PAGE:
Energy is seen as an important policy area in many countries as it is a driver of economic growth and prosperity. It is of domestic importance as well as plays an important role in the foreign policy of countries. Since the dawn of international relations, natural resources have been regarded as vital to the power structure of the international system of states. Although every state would prefer to have easy access to natural resources, states often have to compensate for their lack of resources with a dependency of supply on other states. In this context, the geopolitics of energy becomes a driving factor in global prosperity and security.
As the global novel coronavirus nears the end of its fourth month, the repercussions of the economic fallout from COVID-19 have begun to be seen in different aspects of the world’s growth, including the energy markets. With most countries and regions locked down, there has been a collapse in the demand for energy such that global energy experts are terming it “massive demand destruction”. As Faith Birol, the head of the International Energy Agency said, “the oil world has seen many shocks over the years, but none has hit the industry to the degree we are witnessing today”. The coronavirus outbreak has highlighted as well as exaggerated some long-standing trends in terms of geopolitical developments and energy relations across countries.
Prospective Trends in Energy Security
The United States had recently emerged as a promising leading supplier of oil and gas owing to North America’s shale boom. The previously untenable unconventional shale gas and oil reserves can now be tapped as a result of the globalised market. This globalised market is marked by the presence of increased infrastructural and trade links between the previously isolated regional oil and gas markets as well as a rapidly growing international trade of natural resources. Along with the supply of shale gas and the recent environmental concerns of climate change, demand for fossil fuels and the non-renewable sources of energy had dampened and is likely to be pushed further to the bottom as a result of the COVID-19 crisis. The pandemic is likely to push down energy prices as well as the demand for oil and gas.
The COVID outbreak will also have long-term consequences for the Middle East with a combination of chaos in the oil markets and strains on the economy of the region. Global oil markets which are likely to be hit hard will also constrain the national budgets of most of the Middle Eastern countries, which they support. With the OPEC proposal to cut production by 1.5 million barrels per day and no major producer wanting to be the first the cut production, Russia and Saudi Arabia have entered into a full-scale price war. As the gross domestic product of these countries will be directly affected, these challenges are likely to persist for years to come Thus, such disruptions have deviated from the normalcy of oil markets and will prove to be a geo-economic fallout for the Middle East.
The pandemic is all set to adversely affect the geopolitics of Russia. Being rich in resources, the country’s economy is heavily reliant on its export of oil and natural gas. Several developed as well developing countries across the globe rely on Russia for energy; Germany, Italy, Turkey, China and India to name a few Their strong command over the export of energy has progressed into Russia using it as its diplomacy tool when engaging with other players. Russia has been often perceived as promoting an unreformed geopolitical and realist approach, seeking to enhance its influence and power through other countries’ energy dependence on Russia. The energy market slump to be created by the outbreak is also likely to deepen the challenges being faced by the Russian state. This dampened demand, coupled with the accelerated shift to renewables and increased competition due to the shale boom are expected to pose a greater threat to Russia’s revenue and market share.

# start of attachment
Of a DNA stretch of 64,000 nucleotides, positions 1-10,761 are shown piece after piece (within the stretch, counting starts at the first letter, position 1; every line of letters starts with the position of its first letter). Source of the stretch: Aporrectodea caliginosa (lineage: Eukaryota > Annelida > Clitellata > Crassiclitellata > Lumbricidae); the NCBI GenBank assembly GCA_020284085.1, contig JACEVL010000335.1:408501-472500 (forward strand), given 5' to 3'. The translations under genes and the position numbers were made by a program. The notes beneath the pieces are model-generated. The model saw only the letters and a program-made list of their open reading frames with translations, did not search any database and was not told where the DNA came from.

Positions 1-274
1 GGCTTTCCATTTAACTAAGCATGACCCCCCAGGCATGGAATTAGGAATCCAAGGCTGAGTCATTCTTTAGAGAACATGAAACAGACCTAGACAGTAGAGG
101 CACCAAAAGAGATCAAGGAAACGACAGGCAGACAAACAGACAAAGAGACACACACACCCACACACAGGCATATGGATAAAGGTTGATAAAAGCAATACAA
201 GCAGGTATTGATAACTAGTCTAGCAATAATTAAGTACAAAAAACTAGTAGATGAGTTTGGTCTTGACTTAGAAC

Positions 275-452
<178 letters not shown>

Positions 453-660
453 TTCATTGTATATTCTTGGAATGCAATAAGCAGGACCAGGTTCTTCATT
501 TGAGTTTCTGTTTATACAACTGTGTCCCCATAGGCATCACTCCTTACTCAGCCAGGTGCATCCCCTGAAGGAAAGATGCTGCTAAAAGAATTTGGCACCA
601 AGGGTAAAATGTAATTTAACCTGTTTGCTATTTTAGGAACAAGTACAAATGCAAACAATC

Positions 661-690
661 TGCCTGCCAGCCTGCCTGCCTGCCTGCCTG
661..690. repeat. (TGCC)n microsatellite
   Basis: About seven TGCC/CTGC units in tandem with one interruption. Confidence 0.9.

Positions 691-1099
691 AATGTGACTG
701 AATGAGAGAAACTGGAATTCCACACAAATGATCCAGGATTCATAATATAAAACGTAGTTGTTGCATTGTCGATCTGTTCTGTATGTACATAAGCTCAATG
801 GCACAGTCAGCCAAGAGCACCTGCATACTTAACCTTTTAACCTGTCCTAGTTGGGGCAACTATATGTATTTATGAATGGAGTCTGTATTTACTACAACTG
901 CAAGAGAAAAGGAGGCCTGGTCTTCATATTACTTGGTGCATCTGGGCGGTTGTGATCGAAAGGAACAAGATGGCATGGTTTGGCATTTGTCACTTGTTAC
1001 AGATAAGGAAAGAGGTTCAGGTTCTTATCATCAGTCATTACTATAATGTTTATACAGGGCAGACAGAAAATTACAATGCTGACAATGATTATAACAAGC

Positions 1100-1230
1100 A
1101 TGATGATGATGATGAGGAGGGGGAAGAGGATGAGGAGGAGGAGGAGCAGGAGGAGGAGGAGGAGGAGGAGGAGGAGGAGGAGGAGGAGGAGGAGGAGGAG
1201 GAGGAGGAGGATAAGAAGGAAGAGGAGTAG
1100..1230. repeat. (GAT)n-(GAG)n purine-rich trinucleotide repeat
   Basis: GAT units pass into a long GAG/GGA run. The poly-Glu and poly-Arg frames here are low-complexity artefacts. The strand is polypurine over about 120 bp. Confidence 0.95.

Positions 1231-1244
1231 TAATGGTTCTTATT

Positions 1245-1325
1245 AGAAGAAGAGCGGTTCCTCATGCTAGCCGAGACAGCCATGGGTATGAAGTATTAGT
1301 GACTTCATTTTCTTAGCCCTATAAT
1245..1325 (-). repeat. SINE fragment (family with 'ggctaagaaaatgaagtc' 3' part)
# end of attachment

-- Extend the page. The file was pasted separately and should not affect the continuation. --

Climate as well as Energy are two leading global concerns and have come to be seen as an inter-linked discourse in recent times. The relationship between the two policy areas emanates from the fact that energy accounts for 60% of the emissions globally and thus tackling emissions from energy is very essential for climate change mitigation and adaptation. Several global climate and energy experts indicate a metamorphosis of the energy sector in the post-COVID-19 realm.
The coronavirus pandemic is expected to accelerate the shift from expenditure on fossil fuels towards investment in renewable energy. A struggling oil and gas industry will lead to fewer jobs in that field, while changes in commuting, air travel and manufacturing may encourage businesses and governments to reconsider air pollution and traffic congestion problems. Variable to the economic recovery of governments across the globe, a recovery for oil, gas and coal sector could prove to be challenging after this recession, given how much cheaper and accessible renewable energy has become. A smoother transition to renewable would be a boon to the energy security of the continent.
COVID-19 has drastically impacted the energy sector across the globe. Global energy markets are expected to experience massive upheaval with the dramatic drop in oil prices and demand that the pandemic will bring about. Along with the creation of a new energy order to enable the energy transition towards renewable energy in a sustainable way, the crisis also ensures Fossil fuel abundance and competition between new energy superpowers such as the United States and traditional key producers such as Russia and the OPEC countries. With uncertain times ahead, it becomes imperative for the national governments to compensate for significant disruptions and to formulate a coordinated global response to the crisis, in order to ensure energy security for all.